• If the children are asleep, they must be woken up by their parents and stand up.
  • Some of the mothers have lost touch with their children who are staying in Germany with other family members; they have used up their telephone card for two telephone calls and there is nothing else they can do. When they are released, they do not know where to look for their children.
  • The detained foreign nationals are not sufficiently informed of their situation. They do not understand why they were placed in the facility, which they consider to be a prison. They do not know why their mobile phones, watches, shoelaces, belts, money etc. have been confiscated.
  • A major issue is the language barrier in communication between the detainees and the facility’s physicians, which often results in misunderstandings and mutual distrust. It is difficult for the doctors to make a diagnosis; they have to “explain” the planned procedures using hand gestures.
  • Lack of information is also caused by the absence of legal advice. The foreigners accommodated in the gym and container units were not aware that free legal advice was available. However, all the detainees have a right to legal advice under the law.
  • In Czech prisons, all the inmates are entitled to outings, warm food, a chair, a wardrobe and free access to the toilet. Many of the foreign nationals detained in Bělá-Jezová are not provided even with this minimum.
  • A family of four placed in the facility for 30 days has to pay the total of CZK 29,040 for their stay.

I can only speculate how traumatised they will be in the future and what kind of consequences it will have for their future lives. What I know for certain is what they are going through is completely unnecessary.

The fact that children are extremely vulnerable and that detention has a negative impact on their mental and physical health is confirmed by a number of expert studies. According to the UN Special Rapporteur on the Human Rights of Migrants, detained children are often traumatised and unable to understand why they are being “punished” when they committed no crime.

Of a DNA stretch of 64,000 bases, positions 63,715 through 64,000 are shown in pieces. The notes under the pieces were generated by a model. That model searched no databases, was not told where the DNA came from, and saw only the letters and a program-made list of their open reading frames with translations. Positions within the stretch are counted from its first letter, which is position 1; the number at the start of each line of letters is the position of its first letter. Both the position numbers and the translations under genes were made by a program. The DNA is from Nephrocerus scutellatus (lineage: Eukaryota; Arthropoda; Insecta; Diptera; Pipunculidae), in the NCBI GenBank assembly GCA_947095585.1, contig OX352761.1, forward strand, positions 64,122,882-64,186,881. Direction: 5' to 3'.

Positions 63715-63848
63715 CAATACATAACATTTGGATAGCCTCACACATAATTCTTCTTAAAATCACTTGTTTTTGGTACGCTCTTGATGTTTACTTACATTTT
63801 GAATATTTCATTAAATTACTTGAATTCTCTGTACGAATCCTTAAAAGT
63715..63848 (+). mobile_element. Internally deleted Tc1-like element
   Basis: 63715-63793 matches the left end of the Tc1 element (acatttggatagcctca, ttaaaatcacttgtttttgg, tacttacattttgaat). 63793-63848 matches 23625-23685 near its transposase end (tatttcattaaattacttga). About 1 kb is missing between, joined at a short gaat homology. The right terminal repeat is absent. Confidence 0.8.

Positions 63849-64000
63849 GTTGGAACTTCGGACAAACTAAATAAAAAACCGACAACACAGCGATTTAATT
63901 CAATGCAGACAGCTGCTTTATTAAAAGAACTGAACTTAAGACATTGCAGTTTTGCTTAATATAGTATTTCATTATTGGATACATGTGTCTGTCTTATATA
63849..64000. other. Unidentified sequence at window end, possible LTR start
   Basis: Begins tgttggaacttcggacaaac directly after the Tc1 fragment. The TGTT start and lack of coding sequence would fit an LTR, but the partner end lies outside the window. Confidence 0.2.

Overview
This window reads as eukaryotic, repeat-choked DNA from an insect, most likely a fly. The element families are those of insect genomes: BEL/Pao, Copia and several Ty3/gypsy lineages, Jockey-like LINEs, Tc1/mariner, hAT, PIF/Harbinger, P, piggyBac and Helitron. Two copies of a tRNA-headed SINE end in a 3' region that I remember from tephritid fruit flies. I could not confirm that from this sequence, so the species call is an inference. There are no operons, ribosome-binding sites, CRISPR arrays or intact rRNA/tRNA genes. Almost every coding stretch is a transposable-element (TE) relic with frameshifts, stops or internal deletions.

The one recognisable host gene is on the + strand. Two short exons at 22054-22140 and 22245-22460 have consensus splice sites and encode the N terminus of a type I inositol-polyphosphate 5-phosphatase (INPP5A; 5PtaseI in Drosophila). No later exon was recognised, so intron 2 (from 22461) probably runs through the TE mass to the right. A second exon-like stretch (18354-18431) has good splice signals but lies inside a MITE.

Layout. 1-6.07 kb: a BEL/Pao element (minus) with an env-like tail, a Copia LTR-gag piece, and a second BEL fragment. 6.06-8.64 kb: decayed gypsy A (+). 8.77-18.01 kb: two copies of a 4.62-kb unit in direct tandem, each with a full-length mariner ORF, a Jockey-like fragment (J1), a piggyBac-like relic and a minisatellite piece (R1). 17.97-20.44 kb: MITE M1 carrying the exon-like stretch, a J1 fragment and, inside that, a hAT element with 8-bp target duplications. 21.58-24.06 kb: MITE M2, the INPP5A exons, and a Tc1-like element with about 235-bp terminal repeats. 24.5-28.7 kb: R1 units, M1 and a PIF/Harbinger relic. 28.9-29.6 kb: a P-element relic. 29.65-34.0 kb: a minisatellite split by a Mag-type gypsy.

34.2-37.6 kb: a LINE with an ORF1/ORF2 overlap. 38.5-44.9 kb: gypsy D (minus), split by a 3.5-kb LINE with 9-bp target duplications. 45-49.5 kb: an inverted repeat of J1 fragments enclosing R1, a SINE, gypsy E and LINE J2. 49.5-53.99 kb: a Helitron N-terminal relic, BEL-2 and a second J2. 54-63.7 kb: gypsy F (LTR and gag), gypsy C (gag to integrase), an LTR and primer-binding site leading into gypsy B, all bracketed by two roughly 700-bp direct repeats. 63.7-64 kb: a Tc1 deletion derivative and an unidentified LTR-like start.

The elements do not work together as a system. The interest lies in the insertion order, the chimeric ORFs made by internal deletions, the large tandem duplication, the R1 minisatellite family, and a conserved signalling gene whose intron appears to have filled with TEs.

The European Court of Human Rights considers the Convention on the Rights of the Child and Article 3 of the European Convention breached if a facility exhibits the following characteristics:

  • The facility is inhabited mostly by adults;
  • The facility is visibly under police supervision;
  • The facility cannot provide children with entertaining activities.

Bělá-Jezová meets all three of these characteristics. Such makeshift conditions would probably be acceptable in a refugee camp for thousands of people near a war zone. However, they are completely unacceptable in Central Europe. I believe that our country is perfectly capable of providing a couple hundreds of people with living conditions corresponding to 21st century standards and that we do not have to traumatise their children in a way we would never traumatise our own.

These people did nothing wrong. They have not been convicted of any crime. In spite of this, we let them suffer. This is completely unnecessary.

Slideshow to the press conference (Czech):

Photos from the visits to Bělá-Jezová

 Report - Evaluation of visits to Bela-Jezova (August and October 2015) (1.6 MB, Adobe Acrobat document)

Report on Visit to the Facility for Detention of Foreigners Bělá-Jezová (August 2015)